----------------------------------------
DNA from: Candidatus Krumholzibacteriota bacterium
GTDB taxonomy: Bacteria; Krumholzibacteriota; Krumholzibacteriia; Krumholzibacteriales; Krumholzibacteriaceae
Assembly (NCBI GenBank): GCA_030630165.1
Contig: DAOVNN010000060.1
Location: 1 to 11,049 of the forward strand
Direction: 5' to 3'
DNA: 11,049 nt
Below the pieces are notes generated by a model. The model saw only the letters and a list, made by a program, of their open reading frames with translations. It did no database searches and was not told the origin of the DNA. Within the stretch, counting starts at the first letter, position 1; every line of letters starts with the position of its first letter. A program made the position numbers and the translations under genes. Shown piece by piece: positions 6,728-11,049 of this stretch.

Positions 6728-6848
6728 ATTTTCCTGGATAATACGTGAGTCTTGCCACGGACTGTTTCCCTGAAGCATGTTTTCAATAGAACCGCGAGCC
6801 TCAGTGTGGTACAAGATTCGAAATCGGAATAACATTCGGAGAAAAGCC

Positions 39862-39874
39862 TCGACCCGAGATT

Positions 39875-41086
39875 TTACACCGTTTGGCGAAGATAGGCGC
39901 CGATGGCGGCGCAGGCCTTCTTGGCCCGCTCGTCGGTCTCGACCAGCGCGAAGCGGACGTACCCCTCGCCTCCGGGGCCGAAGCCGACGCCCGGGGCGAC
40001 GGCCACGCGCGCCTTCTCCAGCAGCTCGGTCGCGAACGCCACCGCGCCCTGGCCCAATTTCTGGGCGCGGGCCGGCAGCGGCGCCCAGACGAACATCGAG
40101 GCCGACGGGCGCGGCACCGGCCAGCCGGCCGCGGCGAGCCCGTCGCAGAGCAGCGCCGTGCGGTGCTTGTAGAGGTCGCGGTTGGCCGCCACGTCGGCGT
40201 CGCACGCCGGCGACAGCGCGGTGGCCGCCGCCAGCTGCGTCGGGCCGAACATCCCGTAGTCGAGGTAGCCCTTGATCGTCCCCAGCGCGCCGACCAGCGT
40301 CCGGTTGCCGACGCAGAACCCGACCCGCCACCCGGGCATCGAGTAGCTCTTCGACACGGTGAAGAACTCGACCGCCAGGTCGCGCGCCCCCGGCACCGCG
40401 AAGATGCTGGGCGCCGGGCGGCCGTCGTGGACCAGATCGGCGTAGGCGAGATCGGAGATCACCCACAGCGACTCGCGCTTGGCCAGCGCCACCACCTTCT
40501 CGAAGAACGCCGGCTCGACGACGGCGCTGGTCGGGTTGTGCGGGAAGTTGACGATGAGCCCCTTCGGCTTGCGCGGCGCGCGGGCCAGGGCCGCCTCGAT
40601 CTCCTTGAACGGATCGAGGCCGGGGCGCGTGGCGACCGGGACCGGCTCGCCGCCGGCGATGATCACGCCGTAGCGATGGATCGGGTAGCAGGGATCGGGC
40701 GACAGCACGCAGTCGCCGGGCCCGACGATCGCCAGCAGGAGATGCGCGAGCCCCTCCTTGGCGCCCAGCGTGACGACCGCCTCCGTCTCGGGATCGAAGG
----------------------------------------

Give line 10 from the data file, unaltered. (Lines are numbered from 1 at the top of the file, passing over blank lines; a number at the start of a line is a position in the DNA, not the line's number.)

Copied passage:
6728 ATTTTCCTGGATAATACGTGAGTCTTGCCACGGACTGTTTCCCTGAAGCATGTTTTCAATAGAACCGCGAGCC